Ballarat’s political candidates went head to head on the major issues at yesterday’s Ballarat election forum.
The forum, organised by the Committee for Ballarat and supported by The Courier and ABC Ballarat, put six candidates and their policies under a spotlight by an audience of voters and community leaders.
Representing the major political parties, Labor’s Catherine King and the Liberals’ John Fitzgibbon traded blows on the economy, the national broadband network, health and education.
Minor party candidates were also keen to have their platforms heard – and to prove their points of difference
Labor incumbent Catherine King highlighted her party’s accomplishments in Ballarat, arguing Labor remained in the best position to manage Australia’s economy.
The party had a strong record of delivering for the Ballarat region, she said, from the Ballarat Regional Integrated Cancer Centre to school, community and sporting infrastructure.
But Liberal candidate John Fitzgibbon was looking to the future and said it was time for a change.
“It should be easier for families, it should be easier for business,” he said.
Standing to deliver his opening address, Katter’s Australian Party candidate Shane Dunne proclaimed he was not going to be reading off a speech.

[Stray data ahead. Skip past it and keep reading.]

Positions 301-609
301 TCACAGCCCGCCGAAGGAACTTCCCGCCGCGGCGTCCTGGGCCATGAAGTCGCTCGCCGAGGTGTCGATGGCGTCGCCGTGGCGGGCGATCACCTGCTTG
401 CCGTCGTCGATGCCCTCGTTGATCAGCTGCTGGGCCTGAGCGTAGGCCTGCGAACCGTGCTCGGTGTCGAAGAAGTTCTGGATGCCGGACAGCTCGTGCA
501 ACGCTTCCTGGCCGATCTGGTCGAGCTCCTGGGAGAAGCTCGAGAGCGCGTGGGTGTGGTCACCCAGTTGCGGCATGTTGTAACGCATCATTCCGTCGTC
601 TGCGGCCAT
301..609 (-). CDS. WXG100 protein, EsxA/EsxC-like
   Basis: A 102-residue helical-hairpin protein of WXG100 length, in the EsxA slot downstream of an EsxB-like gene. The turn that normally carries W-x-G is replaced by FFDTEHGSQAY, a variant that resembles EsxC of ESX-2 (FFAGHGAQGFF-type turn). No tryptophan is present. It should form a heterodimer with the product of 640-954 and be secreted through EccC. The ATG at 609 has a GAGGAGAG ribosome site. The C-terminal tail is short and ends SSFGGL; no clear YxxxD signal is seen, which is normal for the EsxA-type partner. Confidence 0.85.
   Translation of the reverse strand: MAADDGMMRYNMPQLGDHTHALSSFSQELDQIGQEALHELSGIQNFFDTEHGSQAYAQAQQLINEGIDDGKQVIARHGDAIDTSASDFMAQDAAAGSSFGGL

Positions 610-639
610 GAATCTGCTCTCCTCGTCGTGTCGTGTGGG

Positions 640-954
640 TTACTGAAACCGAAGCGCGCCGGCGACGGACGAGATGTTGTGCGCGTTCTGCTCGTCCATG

“I’m a little bit different to the other candidates here,” he said.
Concerned about the dominance of Coles and Woolworths in the grocery market, he spoke in support of Australia’s farmers.
Greens candidate Stephanie Hodgins-May drew attention to climate change and the government’s role in ending the age of fossil fuels, while Palmer United Party candidate Gerard Murphy called for taxes to be cut across the board.
The Democratic Labor Party’s Stephen Vereker said his party did not support an emissions trading scheme, which he said would harm Australia’s future.
But Ms King hit back at the claim: “This from a party ... that does not believe in climate change,” she said.
Candidates were asked if they planned to fund Ballarat’s proposed Eureka Stadium redevelopment, but in this there was a consensus.
Both major parties indicated the proposal wasn’t ready.